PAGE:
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When I was a graduate student at the University of Michigan, I discovered mistakes in two statistical programs widely used on campus:

  • In one case the Institute for Social Research incorrectly "rewrote" its program for the F- test, a workhorse statistic used to compare the scores of three or more groups of people in an experiment or survey. In the few days between the time the programmer made the mistake and the time I caught it, that centrally important test was used hundreds of times by many different researchers, but no one else pointed out the error. Unless they noticed it on their own later, those people's results were all incorrect.
  • In the other case the university computing center's main data-analysis program told me that a statistic I used called a factor analysis explained over 1600 per cent of the differences of opinion among people in my research project. Since the most any statistic can explain is 100 percent, that was a big problem. But when I pointed out the error to the co-author of the main program, he "fixed" this small part by removing the feature that printed out the percentage explained. He didn't repair it. He just covered it up!

I tell these anecdotes not to criticize these computer programs or their authors, which were otherwise wonderful. But these two stories show that analyzing statistics is not straightforward. It does matter whom you choose to evaluate yours, because the results don't always come out the same.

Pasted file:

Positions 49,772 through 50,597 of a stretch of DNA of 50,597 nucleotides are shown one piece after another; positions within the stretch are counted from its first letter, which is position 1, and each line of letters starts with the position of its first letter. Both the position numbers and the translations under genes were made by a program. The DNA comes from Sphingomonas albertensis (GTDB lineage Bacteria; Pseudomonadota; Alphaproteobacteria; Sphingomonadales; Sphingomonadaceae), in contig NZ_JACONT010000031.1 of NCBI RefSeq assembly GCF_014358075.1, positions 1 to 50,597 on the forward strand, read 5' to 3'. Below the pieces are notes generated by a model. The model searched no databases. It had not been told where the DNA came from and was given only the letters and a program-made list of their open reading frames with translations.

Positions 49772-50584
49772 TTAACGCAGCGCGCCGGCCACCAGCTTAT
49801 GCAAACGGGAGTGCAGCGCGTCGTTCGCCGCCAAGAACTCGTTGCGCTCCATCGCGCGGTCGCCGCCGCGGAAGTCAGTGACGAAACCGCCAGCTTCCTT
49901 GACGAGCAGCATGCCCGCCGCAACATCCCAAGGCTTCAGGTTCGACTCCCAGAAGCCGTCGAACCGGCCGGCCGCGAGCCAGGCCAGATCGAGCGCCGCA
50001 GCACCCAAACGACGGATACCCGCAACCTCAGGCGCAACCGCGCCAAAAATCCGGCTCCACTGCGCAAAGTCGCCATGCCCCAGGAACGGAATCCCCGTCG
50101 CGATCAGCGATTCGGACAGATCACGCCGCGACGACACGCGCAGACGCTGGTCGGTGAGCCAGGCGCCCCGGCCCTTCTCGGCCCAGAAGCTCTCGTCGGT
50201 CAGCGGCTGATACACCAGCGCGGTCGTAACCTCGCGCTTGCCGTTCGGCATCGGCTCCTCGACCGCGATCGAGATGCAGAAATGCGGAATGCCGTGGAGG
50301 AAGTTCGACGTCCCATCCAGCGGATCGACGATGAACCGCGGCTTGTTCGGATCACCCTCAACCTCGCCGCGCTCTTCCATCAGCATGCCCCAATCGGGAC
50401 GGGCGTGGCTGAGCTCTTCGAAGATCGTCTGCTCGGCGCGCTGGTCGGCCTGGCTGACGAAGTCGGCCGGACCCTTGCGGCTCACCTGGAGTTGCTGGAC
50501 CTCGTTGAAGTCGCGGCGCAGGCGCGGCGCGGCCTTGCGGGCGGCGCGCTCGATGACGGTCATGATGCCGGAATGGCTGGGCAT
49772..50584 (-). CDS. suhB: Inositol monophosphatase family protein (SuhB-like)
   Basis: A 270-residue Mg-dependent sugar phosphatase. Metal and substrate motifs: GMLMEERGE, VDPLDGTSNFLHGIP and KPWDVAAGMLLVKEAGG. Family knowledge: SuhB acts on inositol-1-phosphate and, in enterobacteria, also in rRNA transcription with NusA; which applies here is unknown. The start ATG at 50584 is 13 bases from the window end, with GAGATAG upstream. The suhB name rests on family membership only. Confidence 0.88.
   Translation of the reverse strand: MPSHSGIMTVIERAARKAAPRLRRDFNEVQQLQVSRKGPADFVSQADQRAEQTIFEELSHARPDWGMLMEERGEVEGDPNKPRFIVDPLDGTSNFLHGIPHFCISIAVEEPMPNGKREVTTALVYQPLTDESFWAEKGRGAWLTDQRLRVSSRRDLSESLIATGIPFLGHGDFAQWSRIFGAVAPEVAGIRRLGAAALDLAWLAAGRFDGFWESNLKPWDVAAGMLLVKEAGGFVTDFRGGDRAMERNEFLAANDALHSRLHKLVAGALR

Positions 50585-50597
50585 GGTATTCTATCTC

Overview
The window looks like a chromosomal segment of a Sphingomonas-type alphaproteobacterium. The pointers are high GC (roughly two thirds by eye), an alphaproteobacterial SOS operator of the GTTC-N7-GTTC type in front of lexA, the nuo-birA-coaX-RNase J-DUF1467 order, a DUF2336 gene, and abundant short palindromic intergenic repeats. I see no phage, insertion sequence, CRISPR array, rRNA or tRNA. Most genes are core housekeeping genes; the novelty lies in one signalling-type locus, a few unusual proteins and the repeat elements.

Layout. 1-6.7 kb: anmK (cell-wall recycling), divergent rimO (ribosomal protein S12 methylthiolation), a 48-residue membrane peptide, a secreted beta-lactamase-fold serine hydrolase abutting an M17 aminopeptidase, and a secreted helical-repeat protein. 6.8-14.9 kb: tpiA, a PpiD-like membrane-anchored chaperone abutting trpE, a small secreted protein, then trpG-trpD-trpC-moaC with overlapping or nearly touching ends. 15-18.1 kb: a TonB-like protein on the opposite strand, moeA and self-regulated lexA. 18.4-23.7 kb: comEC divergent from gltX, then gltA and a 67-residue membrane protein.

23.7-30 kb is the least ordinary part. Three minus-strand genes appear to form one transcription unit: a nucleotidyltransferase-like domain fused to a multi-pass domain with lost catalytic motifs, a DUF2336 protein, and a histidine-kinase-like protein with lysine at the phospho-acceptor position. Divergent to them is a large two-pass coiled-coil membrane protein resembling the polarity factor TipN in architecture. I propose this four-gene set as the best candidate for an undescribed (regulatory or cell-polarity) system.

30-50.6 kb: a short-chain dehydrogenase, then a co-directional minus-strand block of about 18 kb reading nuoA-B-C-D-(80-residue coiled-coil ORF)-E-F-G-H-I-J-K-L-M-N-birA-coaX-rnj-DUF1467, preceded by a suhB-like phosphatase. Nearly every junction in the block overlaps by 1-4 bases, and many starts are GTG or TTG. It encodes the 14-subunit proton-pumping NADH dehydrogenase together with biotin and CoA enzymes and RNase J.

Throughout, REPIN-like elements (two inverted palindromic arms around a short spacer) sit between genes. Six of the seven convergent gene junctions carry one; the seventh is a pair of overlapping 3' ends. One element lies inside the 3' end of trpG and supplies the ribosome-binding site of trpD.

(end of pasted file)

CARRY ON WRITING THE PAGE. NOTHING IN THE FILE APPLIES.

Too many researchers analyze data in a "cookbook" style. They ignore any technical requirements that must be satisfied before using a certain statistic. Instead, they just plug in the formula. For instance, some statistical tests won't give accurate results unless people's measured responses to a question fit a "normal" or "Bell" curve. Researchers who violate this requirement get incorrect results, which they unfortunately go on to publish in academic journals.

Too many statisticians cannot "translate" their results so that non-experts understand them. Indeed, a statistics professor once told a colleague of mine that of all the statistics books he had ever seen, only two of them were clearly written!

In contrast, I have been explaining complicated research results in newspapers, on TV, on the Internet, and in college classes since 1973.

The inability of a statistician to explain to you or to a jury clearly and simply what your data mean could cost you a victory. Trying to interpret complicated scientific concepts in a courtroom is very risky business. Millions of potential jurors "don't do" numbers. They prefer their dentist to division and arthritis over algebra. So entire juries all too often only half "get it."

Bottom line? I analyze data with the utmost attention to detail; I explain it so anyone can understand it.

To see examples of Dr. John Miller's work analyzing data, click here.